Shingles is a disease caused by VZV (Varicella Zoster Virus), the same virus that causes chicken pox More than 90% of adults aged 50 and over are infected with VZV or have had chicken pox . There will be a risk of catching shingles. This is because after chicken pox has occurred and symptoms have improved, the VZV virus hides in the nerve ganglia. When the body is weak or when the immune system declines The virus will come back and cause shingles. It spreads along the sensory nerves. Also causes nerve irritation. There will be a burning pain in the skin. There is a red rash in the area of ​​pain that turns into a clear blister. Often arranged in groups or rows along the nerves. Later, it breaks into blisters and scabs. After the shingles rash goes away, there may be burning pain or pain that feels like being stabbed with needles. It can be constant or come and go, or there can be sudden pain along the nerves after the shingles rash or blisters disappear.

In addition, shingles is not just a rash on the skin. But it also causes other complications such as pain along the nerves after infection. It is common in patients over 50 years of age. In some cases, the pain can last for many years. It has been found that 5-30% of patients with shingles Nerve pain continues for more than 3 months even though the shingles rash has disappeared. And older people have more severe and persistent symptoms than younger people. And it affects life, such as not being able to sleep, having difficulty moving around, not being able to lift heavy things. The organs in that area have no strength. and can move or move that part of the body less Other complications found include worsening bacterial infection, eye inflammation, and corneal ulcers. and ear complications Rumsey Hunting Syndrome Stroke, etc. People with low immunity, such as patients infected with HIV or cancer patients undergoing chemotherapy As for shingles, it can be severe and spread. Rare, serious complications include encephalitis and pneumonia.

Professor Dr. Theeraphong Tantawichian, an infectious disease specialist at Chulalongkorn Hospital said, “shingles is caused by the chicken pox virus that is contracted during childhood. When cured, the virus will hide in our nerve ganglia. Good days and bad days, this virus will appear along the nerves. This causes a long, clear blister along the nerve. There will be a rash for 2-3 weeks and there may be complications. The most prominent group of people at risk of developing shingles are those aged 50 and over who are clearly at risk. The older the age, the greater the risk. It is the condition of the elderly. This condition will occur more often in Thailand in the future, and the second is people with lower immune systems. There are many causes of a lower immune system, such as people who need immune suppressing drugs. People infected with HIV cancer patient This group can be seen to have shingles at a young age, 10 – 30 years old.”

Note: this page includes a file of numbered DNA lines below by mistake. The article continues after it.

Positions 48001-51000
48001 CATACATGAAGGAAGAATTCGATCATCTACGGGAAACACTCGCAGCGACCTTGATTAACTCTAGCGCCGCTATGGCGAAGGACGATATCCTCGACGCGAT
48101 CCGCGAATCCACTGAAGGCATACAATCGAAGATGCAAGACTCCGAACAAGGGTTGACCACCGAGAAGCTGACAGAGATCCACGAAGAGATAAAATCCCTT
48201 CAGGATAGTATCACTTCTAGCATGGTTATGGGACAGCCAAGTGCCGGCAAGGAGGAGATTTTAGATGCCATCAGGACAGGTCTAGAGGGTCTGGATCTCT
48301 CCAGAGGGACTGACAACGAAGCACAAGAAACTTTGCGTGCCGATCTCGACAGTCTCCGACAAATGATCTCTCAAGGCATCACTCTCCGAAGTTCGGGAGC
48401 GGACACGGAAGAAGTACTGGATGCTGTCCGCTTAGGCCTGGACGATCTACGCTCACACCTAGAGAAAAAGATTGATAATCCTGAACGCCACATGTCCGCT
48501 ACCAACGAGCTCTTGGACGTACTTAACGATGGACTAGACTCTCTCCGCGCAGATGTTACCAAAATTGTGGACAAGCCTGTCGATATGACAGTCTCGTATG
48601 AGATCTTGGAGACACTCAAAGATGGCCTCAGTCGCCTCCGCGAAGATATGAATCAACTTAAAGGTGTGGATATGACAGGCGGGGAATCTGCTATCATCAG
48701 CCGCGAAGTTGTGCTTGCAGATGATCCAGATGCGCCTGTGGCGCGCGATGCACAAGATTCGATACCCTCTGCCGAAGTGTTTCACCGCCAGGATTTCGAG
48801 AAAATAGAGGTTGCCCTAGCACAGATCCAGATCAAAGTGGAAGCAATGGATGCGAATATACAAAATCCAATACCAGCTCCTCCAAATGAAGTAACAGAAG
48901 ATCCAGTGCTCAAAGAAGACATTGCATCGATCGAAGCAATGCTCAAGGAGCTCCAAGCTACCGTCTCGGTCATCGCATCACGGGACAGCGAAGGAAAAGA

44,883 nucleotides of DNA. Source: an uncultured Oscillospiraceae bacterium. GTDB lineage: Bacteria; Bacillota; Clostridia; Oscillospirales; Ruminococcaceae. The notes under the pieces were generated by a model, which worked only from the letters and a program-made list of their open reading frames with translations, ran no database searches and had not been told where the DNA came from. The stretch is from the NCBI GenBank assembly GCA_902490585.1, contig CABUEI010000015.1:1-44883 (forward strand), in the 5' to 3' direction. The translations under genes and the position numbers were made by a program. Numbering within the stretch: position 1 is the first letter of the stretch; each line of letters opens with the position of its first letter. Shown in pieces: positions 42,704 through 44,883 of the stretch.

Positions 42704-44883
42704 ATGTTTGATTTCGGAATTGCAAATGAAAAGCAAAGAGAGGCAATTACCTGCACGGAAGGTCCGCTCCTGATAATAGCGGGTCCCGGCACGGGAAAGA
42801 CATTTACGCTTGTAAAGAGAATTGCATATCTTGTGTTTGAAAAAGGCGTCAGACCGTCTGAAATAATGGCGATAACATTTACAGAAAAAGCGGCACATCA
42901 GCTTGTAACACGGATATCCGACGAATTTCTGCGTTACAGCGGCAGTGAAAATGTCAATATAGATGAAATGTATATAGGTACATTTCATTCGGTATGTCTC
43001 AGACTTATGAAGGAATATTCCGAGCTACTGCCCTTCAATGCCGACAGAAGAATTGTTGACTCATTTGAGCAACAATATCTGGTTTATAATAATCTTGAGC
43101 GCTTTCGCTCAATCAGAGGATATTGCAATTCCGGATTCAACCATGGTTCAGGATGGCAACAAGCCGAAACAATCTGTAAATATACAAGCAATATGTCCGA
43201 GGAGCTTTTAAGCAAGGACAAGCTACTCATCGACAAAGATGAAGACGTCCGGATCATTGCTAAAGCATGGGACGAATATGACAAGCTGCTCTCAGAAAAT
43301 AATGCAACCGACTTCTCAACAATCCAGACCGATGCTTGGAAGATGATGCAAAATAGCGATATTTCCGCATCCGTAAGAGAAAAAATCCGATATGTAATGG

Professor Dr. Sasisopin Kiatburanakul an expert on infectious diseases Ramathibodi Hospital said, “To prevent shingles 1. We always make our bodies healthy. Because a good immune system will reduce the risk of getting shingles 2. Currently, there is a vaccine. This is an important tool to prevent shingles because in addition to making the body strong, But we may be at risk of getting shingles. A highly effective vaccine Therefore, it is a good tool that can prevent shingles. For people who should receive the shingles vaccine, the first group is adults aged 50 and over. The second group are those at risk of shingles aged 18 and over, especially those with compromised immune systems.”

Associate Professor (Special) Dr Thawee Chotipitayasunon Queen Sirikit National Institute of Children’s Health said, “The scary thing about shingles in the elderly is that patients are likely to have chronic pain that lasts for months. The pain is very severe. Even if they take painkillers, it often doesn’t go away Also, in some cases it can develop into a stroke, blockage or tear in a blood vessel in the brain. So, as we once knew The shingles are only the skin. But the truth is that there is more to her than that. Studies have found that shingles occurs when people are 50 years of age and older. There is a higher chance of So, everyone over 50 is like having a ticking time bomb. Waiting for the day when it explodes into the eagle It was asked when it will explode? When the body is weak people who are getting old The body will get weaker.”

Elderly people and people with weakened immune systems So, you should not be careless and start preventing shingles. By eating nutritious food Get enough sleep. Exercise regularly to keep your body healthy. and receiving vaccinations